Previous research has indicated that TG/HDL-c can be used as predictor of NAFLD in non-obese people [31]. This study confirmed the previous findings and provides a new reference for clinical medicine. Through subgroup analysis, it was found that AIP and NAFLD are more closely associated in females than males, in agreement with previous results [31]. Unexpectedly, AIP was more closely associated with NAFLD in non-obese people under than over 60 years of age, a finding that has not been reported in the previous literature. This result may be associated with slower metabolism in older people. However, the specific mechanism must be explored in the future.

Study strengths and limitations

The study has several strengths. First, this research was a large sample, multi-region and multi-ethnic study. Second, this was a retrospective study with many confounding factors, in which strict statistics was used to minimize residual confounding. Third, the authors identified effective cut-off points for AIP in Chinese and Japanese populations, thus providing data support for clinical diagnosis.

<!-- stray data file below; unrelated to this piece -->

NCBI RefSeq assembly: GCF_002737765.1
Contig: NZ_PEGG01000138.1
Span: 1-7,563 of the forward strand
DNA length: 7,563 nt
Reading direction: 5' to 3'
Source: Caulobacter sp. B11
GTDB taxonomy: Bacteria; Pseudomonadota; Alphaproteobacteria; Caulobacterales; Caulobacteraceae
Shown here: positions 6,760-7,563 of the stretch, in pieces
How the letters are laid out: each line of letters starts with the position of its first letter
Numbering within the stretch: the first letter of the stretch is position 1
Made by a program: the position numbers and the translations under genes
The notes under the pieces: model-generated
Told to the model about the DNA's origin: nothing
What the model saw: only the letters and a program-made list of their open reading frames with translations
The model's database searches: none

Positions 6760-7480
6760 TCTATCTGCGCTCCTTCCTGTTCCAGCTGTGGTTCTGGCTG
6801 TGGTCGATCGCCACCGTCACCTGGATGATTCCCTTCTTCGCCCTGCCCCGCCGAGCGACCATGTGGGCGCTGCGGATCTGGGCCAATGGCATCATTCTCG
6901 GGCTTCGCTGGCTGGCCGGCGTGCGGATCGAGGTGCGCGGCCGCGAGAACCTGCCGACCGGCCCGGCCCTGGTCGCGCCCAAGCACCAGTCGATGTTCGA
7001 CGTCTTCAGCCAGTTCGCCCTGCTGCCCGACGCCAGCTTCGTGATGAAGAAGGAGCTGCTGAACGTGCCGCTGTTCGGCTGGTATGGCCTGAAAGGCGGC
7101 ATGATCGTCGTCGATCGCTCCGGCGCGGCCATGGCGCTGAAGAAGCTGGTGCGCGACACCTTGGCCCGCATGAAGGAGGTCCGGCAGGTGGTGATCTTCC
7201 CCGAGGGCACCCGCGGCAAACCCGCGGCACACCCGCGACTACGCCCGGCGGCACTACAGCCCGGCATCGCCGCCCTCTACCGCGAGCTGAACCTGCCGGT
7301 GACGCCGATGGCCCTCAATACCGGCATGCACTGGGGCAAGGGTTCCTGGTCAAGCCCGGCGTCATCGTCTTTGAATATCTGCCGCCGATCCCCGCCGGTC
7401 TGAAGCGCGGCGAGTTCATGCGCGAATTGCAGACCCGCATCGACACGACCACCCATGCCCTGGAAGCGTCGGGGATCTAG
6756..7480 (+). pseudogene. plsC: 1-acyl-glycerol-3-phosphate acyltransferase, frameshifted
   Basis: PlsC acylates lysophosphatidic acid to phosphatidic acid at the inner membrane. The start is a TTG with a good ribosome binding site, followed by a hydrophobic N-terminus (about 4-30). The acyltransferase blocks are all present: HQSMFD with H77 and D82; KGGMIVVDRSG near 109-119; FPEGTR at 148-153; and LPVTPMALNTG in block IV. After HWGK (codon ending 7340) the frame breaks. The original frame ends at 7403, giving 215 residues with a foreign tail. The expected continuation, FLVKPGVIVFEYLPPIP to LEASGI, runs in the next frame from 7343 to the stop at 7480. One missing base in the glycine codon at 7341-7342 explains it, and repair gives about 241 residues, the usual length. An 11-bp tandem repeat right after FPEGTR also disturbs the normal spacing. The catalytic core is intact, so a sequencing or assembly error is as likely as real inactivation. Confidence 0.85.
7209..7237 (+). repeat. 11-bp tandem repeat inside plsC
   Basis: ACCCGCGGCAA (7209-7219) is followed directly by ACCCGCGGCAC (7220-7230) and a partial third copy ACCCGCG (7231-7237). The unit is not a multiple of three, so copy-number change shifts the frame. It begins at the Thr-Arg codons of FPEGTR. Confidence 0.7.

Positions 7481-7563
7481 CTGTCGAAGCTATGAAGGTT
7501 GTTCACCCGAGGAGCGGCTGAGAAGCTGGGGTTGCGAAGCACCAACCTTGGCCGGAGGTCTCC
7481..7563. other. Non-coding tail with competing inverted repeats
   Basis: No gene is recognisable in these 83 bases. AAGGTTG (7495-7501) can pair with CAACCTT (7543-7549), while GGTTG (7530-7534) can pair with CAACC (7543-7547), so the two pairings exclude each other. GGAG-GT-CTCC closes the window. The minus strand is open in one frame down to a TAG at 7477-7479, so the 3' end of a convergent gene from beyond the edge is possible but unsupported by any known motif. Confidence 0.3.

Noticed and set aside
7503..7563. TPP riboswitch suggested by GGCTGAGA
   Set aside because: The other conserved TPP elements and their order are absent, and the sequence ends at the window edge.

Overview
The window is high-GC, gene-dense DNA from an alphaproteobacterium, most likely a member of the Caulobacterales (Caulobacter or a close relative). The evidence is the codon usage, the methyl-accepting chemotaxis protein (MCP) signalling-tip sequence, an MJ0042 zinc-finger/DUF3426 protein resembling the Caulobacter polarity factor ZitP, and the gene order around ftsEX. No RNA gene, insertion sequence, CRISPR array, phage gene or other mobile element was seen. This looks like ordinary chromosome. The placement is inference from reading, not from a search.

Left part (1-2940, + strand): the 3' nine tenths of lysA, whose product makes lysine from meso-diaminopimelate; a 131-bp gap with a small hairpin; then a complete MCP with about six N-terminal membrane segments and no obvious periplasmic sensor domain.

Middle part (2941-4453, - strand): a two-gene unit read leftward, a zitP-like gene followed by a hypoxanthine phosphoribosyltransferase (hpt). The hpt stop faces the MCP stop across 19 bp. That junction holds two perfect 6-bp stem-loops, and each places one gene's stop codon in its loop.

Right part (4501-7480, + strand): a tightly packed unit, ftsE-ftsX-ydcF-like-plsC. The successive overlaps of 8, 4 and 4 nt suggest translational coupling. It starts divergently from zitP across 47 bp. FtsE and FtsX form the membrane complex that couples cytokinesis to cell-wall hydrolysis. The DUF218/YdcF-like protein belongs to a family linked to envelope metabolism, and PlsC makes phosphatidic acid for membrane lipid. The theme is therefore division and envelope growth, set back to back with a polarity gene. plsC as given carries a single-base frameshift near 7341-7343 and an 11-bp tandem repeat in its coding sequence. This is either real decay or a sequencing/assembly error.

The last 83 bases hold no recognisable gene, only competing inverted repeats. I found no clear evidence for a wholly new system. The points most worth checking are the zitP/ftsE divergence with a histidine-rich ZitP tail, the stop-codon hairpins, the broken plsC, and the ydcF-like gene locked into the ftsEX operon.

There were, however, several limitations to this study. First, because it was a secondary study, information on the lifestyles and eating habits of the participating population was not collected. Second, this study focused on the relationship between AIP and NAFLD, without further evaluation of other variables.

Conclusion

The results indicate that AIP and NAFLD are positively correlated in Chinese and Japanese populations. Therefore, AIP may be used as a new screening indicator for non-obese people with NAFLD in different nations, thus providing a reference for clinical work.